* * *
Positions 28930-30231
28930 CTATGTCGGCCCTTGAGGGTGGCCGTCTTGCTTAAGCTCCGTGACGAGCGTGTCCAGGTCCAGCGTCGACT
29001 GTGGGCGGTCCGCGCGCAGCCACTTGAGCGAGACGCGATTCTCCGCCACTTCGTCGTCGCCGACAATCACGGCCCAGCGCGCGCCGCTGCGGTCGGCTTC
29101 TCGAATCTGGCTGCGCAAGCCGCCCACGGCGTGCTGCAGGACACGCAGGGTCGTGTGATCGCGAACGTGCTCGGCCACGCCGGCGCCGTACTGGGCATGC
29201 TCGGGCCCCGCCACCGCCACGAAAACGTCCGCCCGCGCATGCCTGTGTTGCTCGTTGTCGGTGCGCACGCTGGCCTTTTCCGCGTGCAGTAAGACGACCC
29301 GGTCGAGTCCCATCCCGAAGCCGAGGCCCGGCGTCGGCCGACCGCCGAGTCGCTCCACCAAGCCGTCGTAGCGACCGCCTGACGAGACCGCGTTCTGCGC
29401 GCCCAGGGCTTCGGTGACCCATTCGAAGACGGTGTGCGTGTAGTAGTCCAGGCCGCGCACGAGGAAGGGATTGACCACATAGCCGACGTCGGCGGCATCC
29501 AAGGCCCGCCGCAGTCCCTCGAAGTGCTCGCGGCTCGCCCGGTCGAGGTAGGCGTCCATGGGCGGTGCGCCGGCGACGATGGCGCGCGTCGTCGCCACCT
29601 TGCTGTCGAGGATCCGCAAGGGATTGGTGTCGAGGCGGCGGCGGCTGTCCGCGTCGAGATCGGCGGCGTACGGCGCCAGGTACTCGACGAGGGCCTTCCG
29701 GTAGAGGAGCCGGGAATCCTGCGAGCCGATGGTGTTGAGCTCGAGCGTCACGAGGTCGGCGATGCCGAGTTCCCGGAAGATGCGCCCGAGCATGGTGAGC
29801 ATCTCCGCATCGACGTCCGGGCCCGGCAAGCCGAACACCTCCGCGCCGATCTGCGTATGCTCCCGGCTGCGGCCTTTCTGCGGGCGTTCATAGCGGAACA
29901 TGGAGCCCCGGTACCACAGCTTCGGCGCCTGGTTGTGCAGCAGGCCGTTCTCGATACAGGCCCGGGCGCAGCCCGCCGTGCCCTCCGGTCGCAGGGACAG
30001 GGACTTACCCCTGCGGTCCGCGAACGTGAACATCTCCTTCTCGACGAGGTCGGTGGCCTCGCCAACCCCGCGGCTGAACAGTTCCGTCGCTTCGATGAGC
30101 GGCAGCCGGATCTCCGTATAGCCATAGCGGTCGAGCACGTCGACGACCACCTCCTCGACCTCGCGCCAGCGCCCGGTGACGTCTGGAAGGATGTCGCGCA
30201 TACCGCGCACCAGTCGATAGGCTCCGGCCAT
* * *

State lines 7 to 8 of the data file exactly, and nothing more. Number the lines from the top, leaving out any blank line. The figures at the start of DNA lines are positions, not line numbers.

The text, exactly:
29401 GCCCAGGGCTTCGGTGACCCATTCGAAGACGGTGTGCGTGTAGTAGTCCAGGCCGCGCACGAGGAAGGGATTGACCACATAGCCGACGTCGGCGGCATCC
29501 AAGGCCCGCCGCAGTCCCTCGAAGTGCTCGCGGCTCGCCCGGTCGAGGTAGGCGTCCATGGGCGGTGCGCCGGCGACGATGGCGCGCGTCGTCGCCACCT